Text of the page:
Abuse inquiry hears boy ran away from care home three times

Witness said nun in Derry home ‘hated the ground I walked on’

A boy was physically punished so often by a nun in a Derry care home he ran away three times.

A boy was physically punished so often by a nun in a Derry care home he ran away three times.


A boy was physically punished so often by a nun in a Derry care home he ran away three times.

This incident triggered intense attention by social services, the Historical Institutional Abuse inquiry heard.

The witness, who cannot be named, said the nun at the centre of his allegations “throttled” him on one occasion and repeatedly punished and humiliated him in front of others and he had to get away.

“I couldn’t get on with her because she just hated the ground I walked on, she beat me at every opportunity,” he alleged.

“She put me down, she denigrated me in front of everybody. I ran away from the place three times. On one occasion she actually throttled me and left marks on my neck. I ran away to my mother and my mother took me to the doctor and then across the Border. I think there was a notice put in the paper about me missing.”

He spoke of what he called the “walk of shame” with wet bed sheets after wetting the bed. However he also said that another nun was a “remarkable woman” who was like “a saint” compared to the first nun who was like “the devil”.

“There was a nun who was a substitute mother to me,” he told the inquiry. “I’ve good feelings about her, she was a remarkable woman.”

However he said that the other nun despised him. “Another nun – she over reacted, she really really hated me,” he alleged.

“She made my life a misery for some reason.”

He was asked about the contents of an internal case review concerning him when he was a resident at Termonbacca boys’ home in the 1970s.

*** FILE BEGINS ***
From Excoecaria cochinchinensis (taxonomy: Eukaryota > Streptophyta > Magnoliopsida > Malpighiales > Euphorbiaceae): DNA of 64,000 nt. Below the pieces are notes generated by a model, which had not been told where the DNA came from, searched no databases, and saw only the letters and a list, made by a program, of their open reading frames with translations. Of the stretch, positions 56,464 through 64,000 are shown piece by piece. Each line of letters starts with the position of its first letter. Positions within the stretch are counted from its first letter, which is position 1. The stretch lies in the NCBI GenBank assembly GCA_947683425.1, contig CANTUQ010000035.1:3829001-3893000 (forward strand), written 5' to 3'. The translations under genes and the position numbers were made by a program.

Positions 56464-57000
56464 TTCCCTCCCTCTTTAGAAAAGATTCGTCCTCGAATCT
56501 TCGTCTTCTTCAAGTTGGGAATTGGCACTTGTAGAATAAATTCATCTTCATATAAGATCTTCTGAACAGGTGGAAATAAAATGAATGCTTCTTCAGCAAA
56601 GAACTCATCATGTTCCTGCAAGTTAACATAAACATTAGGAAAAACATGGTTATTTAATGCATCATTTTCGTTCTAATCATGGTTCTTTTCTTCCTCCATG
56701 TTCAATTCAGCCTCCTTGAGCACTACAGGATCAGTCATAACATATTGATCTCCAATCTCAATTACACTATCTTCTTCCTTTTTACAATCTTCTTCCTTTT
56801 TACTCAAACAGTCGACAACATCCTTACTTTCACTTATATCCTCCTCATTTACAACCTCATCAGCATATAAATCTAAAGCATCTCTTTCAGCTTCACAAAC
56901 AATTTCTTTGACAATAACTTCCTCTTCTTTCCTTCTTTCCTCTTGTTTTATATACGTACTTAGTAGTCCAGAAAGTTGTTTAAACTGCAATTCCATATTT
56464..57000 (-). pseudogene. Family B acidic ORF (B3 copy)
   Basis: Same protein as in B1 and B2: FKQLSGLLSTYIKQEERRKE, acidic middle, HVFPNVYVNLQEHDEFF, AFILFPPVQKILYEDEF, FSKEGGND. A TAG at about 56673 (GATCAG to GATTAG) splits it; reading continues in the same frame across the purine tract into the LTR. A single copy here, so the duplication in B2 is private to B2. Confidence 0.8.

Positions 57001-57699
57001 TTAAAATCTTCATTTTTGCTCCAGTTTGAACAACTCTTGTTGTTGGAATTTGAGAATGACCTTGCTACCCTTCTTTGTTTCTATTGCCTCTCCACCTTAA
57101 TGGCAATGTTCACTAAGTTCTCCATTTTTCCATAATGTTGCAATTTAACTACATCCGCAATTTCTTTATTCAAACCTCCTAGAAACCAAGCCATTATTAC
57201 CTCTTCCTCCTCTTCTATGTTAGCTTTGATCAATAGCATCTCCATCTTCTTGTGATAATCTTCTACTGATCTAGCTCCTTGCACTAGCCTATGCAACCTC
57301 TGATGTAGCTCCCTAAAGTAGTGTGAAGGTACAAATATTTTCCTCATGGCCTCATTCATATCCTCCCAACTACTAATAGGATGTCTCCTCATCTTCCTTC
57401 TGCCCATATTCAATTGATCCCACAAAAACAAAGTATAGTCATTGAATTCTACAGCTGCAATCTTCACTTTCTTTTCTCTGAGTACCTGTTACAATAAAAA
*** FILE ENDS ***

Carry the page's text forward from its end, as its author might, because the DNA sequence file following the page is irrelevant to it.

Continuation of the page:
This report stated that the witness at that time “was disturbed” and “loathes any form of correction”, “was in conflict with staff” and was “aggressive”.

The witness said his running away was explained by the fact that he “was damaged” and “angry with the world” after what had happened.

Asked about the need for correction, the witness said “Does correction mean throttling me, taking a flex to me?”

He subsequently had to be placed in another children’s home which, he said, was “professionally run”.

However the witness also said that another nun was inspirational and kind. She was responsible for treating boys as individuals, making sure they had their own clothes, and encouraging them to keep in touch with their families. “She gave me a hug one time,” he said.

Concluding his testimony he said: “ I’ve really good fond memories of my time in Termonbacca. In later years I would say to people you know it was better than actually being in a family because you had a lot of good friends around. There was a lot of positives. [I have] bitter sweet memories – really bad memories and good memories as well.”